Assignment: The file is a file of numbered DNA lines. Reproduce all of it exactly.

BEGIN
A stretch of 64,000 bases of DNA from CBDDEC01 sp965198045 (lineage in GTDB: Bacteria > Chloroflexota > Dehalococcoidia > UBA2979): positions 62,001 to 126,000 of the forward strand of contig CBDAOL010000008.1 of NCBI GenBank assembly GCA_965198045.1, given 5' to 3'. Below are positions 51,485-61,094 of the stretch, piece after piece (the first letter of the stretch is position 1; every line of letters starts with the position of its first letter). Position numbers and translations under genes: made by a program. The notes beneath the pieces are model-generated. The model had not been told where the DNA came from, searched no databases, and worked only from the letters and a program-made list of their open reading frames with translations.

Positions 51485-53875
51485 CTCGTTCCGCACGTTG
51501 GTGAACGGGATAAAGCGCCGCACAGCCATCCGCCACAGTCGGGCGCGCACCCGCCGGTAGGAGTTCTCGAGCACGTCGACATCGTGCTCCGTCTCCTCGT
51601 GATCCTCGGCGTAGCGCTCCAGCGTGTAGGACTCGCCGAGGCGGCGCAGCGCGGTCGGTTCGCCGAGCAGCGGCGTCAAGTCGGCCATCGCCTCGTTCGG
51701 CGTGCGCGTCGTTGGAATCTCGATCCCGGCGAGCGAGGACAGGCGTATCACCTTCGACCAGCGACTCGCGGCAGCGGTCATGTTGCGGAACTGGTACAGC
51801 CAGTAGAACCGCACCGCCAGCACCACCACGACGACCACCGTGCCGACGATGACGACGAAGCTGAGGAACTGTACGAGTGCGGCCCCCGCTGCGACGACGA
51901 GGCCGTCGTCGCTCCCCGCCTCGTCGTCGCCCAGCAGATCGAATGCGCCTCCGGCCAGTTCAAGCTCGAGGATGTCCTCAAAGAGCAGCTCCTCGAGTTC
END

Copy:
A stretch of 64,000 bases of DNA from CBDDEC01 sp965198045 (lineage in GTDB: Bacteria > Chloroflexota > Dehalococcoidia > UBA2979): positions 62,001 to 126,000 of the forward strand of contig CBDAOL010000008.1 of NCBI GenBank assembly GCA_965198045.1, given 5' to 3'. Below are positions 51,485-61,094 of the stretch, piece after piece (the first letter of the stretch is position 1; every line of letters starts with the position of its first letter). Position numbers and translations under genes: made by a program. The notes beneath the pieces are model-generated. The model had not been told where the DNA came from, searched no databases, and worked only from the letters and a program-made list of their open reading frames with translations.

Positions 51485-53875
51485 CTCGTTCCGCACGTTG
51501 GTGAACGGGATAAAGCGCCGCACAGCCATCCGCCACAGTCGGGCGCGCACCCGCCGGTAGGAGTTCTCGAGCACGTCGACATCGTGCTCCGTCTCCTCGT
51601 GATCCTCGGCGTAGCGCTCCAGCGTGTAGGACTCGCCGAGGCGGCGCAGCGCGGTCGGTTCGCCGAGCAGCGGCGTCAAGTCGGCCATCGCCTCGTTCGG
51701 CGTGCGCGTCGTTGGAATCTCGATCCCGGCGAGCGAGGACAGGCGTATCACCTTCGACCAGCGACTCGCGGCAGCGGTCATGTTGCGGAACTGGTACAGC
51801 CAGTAGAACCGCACCGCCAGCACCACCACGACGACCACCGTGCCGACGATGACGACGAAGCTGAGGAACTGTACGAGTGCGGCCCCCGCTGCGACGACGA
51901 GGCCGTCGTCGCTCCCCGCCTCGTCGTCGCCCAGCAGATCGAATGCGCCTCCGGCCAGTTCAAGCTCGAGGATGTCCTCAAAGAGCAGCTCCTCGAGTTC